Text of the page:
You will frequently get calls regarding nausea & vomiting: many patients present with it or develop it because of their diagnosis or treatment. You must consider anything concerning that could be causing it and give appropriate treatment for the underlying cause, correct any electrolyte disturbances & dehydration due to it in addition to antiemetics. Certain antiemetics may be better (or contraindicated) in certain situations & patients may be able to take oral fluid replacement so they don’t always need IV fluids.
Nurse: “Doctor, Mr Smith in B3 is vomiting”
As always you want to confirm who the person calling is & the details about the patient in an SBAR format with their observations.
Specific questions include
- How much vomit? How many times? What is the composition (is there blood or faeces?)? What was happening beforehand?
- Are they becoming more tachycardic or hypotensive? (remember that the process of vomiting increases vagal tone, so hypotension and bradycardia are common during the event)
- Prioritise patients that are having a lot of vomiting, particularly of non-stomach contents or with deteriorating observations
- If electronic prescribing/PRN antiemetics, consider giving them before you arrive. It is easier to assess a patient that is not vomiting
- Ask the nurse to keep the vomit so you can look at it. I once had “it’s gravy” which turned out to be haematemesis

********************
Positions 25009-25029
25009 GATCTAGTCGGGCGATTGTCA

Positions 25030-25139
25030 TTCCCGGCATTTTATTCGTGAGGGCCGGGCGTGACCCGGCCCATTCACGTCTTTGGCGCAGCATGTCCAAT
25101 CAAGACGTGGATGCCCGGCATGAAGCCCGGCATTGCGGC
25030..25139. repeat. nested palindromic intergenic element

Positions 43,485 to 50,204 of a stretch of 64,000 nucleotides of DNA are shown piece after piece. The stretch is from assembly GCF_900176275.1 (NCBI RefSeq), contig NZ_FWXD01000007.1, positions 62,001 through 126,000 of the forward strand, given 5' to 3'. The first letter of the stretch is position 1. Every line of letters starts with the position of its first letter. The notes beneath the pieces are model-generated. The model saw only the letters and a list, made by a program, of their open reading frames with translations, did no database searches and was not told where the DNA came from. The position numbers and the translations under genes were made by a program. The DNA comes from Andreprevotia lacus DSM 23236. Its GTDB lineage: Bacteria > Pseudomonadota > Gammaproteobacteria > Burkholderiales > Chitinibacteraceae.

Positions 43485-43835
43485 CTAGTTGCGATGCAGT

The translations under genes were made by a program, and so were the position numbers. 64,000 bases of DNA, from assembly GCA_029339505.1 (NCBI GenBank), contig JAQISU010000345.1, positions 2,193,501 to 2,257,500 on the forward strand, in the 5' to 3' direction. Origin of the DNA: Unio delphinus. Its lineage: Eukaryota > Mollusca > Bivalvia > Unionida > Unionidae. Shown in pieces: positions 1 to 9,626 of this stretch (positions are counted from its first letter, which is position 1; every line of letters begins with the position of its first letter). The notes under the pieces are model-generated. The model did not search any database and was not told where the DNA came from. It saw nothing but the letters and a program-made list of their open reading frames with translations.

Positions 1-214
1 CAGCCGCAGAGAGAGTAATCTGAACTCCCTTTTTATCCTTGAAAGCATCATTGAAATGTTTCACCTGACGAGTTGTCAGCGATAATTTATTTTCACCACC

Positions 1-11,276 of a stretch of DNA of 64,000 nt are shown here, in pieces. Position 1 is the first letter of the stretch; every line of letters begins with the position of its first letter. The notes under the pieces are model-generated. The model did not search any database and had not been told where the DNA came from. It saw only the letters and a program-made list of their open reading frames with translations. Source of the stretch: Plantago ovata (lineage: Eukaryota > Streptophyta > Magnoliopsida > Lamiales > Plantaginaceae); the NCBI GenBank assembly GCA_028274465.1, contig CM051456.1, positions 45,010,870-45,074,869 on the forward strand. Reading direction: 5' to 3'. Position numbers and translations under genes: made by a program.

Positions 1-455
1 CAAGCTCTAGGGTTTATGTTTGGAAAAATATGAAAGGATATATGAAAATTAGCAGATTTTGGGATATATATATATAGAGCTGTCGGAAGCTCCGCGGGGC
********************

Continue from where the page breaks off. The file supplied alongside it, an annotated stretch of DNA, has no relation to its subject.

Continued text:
When you review the patient
- Personal protection (you do not want to get it on you!)
- Routine history, examinations, observations. Don’t forget fluid status & urine output with IV fluids if indicated (I prefer Hartmann’s, but that may not be appropriate for all). A 250ml bolus will rarely cause harm. Consider taking a venous gas (ABGs are painful and are usually unnecessary unless there is respiratory compromise)
- Diagnose and treat if you can
- Treat pain. Consider appropriate anti-emetics.
- Refer up and/or across (to a different specialty) if it’s not just a simple vomit.
Things you want to act on quickly
- Features of gastrointestinal bleeding
- Mallory-Weiss tears (small oesophageal mucosal tears) are fairly common in patients who have vomited multiple times or very hard. These patients don’t usually bleed lots, but it does need flagging to seniors.
- Faecal/bilious vomiting
- Grim for all concerned (see below)
- Severe dehydration and shock or syncope
- Check hydration and general status of patient – HR/BP/urine output/capillary refill/skin tone/hydration of mucous membranes/colour.
- A dehydrated patient is more likely (than a non-dehydrated one) to develop syncope (ie faint) during vomiting. They will come around quickly.
- Give fluid boluses if indicated
- Vomiting can sometimes cause pain. However, plenty of other things that cause pain can cause vomiting too (like appendicitis or other causes of an acute surgical abdomen, for example)
Sickness bugs/Winter vomiting virus: Often viral. Will get better on its own. Drugs are unlikely to be effective. Keep well away from these patients if you can – they’re very infectious and need urgent isolating. Treat symptomatically.
Food poisoning: Often associated with diarrhoea. May be profoundly dehydrated & have bloody diarrhoea. Always send off a sample!
Medication side effects: Morphine and erythromycin are common culprits. Always prescribe opiates with PRN antiemetics.
Hypotension: Postural hypotension and sudden hypotension (e.g. after a spinal anaesthetic) can cause vomiting. Look for causes of shock.